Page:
So, a big part of season two was him trying to change his ways — "Can I be a better person, and is that going to lead me to feeling better about myself?" When I first heard of the show and watched a couple advertisements for it I honestly have to say I wasn’t that impressed. I like your post. Then they're put out to pasture, which is where we find Bojack. You're almost done. That was created out of whole cloth for the characters on our show. These moments of darkness. But seeing that also seemingly serves as a sort of inspiration to Bojack. His every petty act adds up, affecting him and the people around him. You will receive emails updating you on the latest posts. I'm more interested in what are the characters going through. Writer Jenny Jaffe has defined the sadcom as “the raw, honest, surprisingly hopeful, long-gestating progeny of M*A*S*H” – comedies such as Louie, Rick and Morty and Unbreakable Kimmy Schmidt, whose dark, humorous cynicism are offset by a sincere sense of optimism and heart. Where Bojack needs to end up to succeed is at a point where he runs forward, and keeps running forward. I didn’t expect to ever watch it because of the ho-hum attitude towards the show, but I’m happy I eventually did.

This “surprisingly human” element my sister mentioned is in full force in the second half of the first season and particularly in the fully realized second season. But I think the outlook is something that I can relate to. All rights reserved. Some friends said the show was only okay, and so I never checked it out. Depression can be an overwhelming disorder, one that distorts the world and betrays the mind. But the answer is that everything doesn't make sense, at least as far as I’ve found. Like, you can have the worst day of your life, but then the next day won't be the worst day of your life.

I find it impossible to gain any sort of pleasure from anything ... It’s as if I’ve had a set amount of life assigned to me and I’ve used it all up. Talking horses are sad. Is there such a thing as being good deep down, or is everyone a bad person? I listened to the theme a lot after the show premiered, but, in a year and a half, I never gave the show a chance until I was chilling with my sister on a fateful Christmas. The writers are really clever with their animal references. In his heart of hearts, BoJack is never a “bad guy” per se, but his thoughtless choices often have very real impacts on everyone around him.”. It's a struggle, and we're all trying to figure it out, and these characters are trying to figure it out for themselves. I'm really interested in this idea of the very dark and the very wacky kind of rubbing up against each other. Will Arnett stars as the titular horse, whose feel-good sitcom Horsin’ Around made him famous in the 90s. To recognise the faults in the world can lead to despair (because you can’t hope to change things); but also in which ignoring reality and going along with societal pressures is to sacrifice any true sense of identity. There is also a clear use of Lacanian mirror imagery between BoJack and his ‘inverted mirror’, Mr. Peanutbutter. He isn't there yet. My first impression of Bojack was that it was a pretty good satire with some very funny moments concerning Hollywood and the empty life of a vapid celebrity. As David Shields notes in Reality Hunger: “Living as we perforce do in a manufactured and artificial world, we year for the ‘real,’ semblances of the real. Why does the show end up being so unrelentingly dark? But at least he could finally admit his failings, right?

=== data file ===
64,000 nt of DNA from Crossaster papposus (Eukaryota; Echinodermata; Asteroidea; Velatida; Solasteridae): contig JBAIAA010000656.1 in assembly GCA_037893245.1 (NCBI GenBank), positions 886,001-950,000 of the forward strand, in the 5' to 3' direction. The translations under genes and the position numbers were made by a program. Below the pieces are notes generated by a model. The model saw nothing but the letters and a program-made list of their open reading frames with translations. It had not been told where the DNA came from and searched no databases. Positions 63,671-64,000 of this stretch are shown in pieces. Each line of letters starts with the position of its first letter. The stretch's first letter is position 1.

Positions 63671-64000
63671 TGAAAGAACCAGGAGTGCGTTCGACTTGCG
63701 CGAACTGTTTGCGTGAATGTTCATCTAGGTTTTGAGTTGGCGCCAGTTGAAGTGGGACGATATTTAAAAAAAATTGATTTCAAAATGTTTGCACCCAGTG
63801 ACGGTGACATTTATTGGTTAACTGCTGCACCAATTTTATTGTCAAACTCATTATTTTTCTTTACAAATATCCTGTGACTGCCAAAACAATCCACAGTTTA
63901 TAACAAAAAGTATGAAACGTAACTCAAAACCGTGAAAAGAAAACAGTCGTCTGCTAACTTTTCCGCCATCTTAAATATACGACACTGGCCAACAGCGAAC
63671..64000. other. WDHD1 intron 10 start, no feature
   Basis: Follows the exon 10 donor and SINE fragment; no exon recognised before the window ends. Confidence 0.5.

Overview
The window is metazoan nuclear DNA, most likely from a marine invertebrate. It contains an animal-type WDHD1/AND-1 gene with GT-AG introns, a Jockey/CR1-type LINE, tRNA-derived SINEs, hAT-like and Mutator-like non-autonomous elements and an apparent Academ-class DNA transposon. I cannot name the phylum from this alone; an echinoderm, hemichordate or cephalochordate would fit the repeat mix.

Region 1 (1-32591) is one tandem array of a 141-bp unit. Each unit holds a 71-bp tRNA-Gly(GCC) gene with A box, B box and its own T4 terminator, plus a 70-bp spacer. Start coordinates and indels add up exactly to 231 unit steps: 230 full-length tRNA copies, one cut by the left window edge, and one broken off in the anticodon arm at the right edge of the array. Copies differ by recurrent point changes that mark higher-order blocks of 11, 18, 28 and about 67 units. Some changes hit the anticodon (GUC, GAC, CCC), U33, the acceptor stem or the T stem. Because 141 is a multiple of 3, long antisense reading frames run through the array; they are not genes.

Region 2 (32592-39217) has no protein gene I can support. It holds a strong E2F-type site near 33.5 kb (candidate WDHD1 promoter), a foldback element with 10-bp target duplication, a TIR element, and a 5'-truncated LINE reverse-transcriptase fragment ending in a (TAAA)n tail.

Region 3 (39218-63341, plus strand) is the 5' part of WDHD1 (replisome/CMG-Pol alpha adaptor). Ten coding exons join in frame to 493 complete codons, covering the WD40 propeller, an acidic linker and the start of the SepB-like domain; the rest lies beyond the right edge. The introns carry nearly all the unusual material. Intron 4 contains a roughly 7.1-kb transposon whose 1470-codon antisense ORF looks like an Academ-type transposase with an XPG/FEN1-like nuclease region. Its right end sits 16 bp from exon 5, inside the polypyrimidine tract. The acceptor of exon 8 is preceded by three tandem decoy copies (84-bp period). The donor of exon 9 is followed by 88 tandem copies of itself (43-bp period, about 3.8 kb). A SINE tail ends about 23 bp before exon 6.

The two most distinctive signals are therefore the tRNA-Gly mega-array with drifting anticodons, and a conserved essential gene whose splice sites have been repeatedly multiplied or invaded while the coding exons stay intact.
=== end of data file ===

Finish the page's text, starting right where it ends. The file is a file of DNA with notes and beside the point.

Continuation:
Of course, BoJack Horseman is not the first show to explore successful, hard-drinking men who are unhappy but unsure why. These are questions psychiatrists and psychoanalysts have been arguing over for the last 100 years. So I think the best way to do that was a wacky cartoon starring a talking horse. Without the means to participate in consumerism, people have started to recognise that the society in which they live, and the dreams they have been told to pursue, are in fact not recogniseable, achievable, or real. There's a certain irony there. Yet for all BoJack’s surrealism and superficial escapism, the heart of the show carries messages that, simply, resonate with audiences. This is a very smart show that isn’t afraid to handle topics not typically shown on television. As I watched the first few episodes, I failed to see the empathetic portion of the show that my sister described. Cracked is published by Literally media Ltd..

But it doesn’t make it any less true.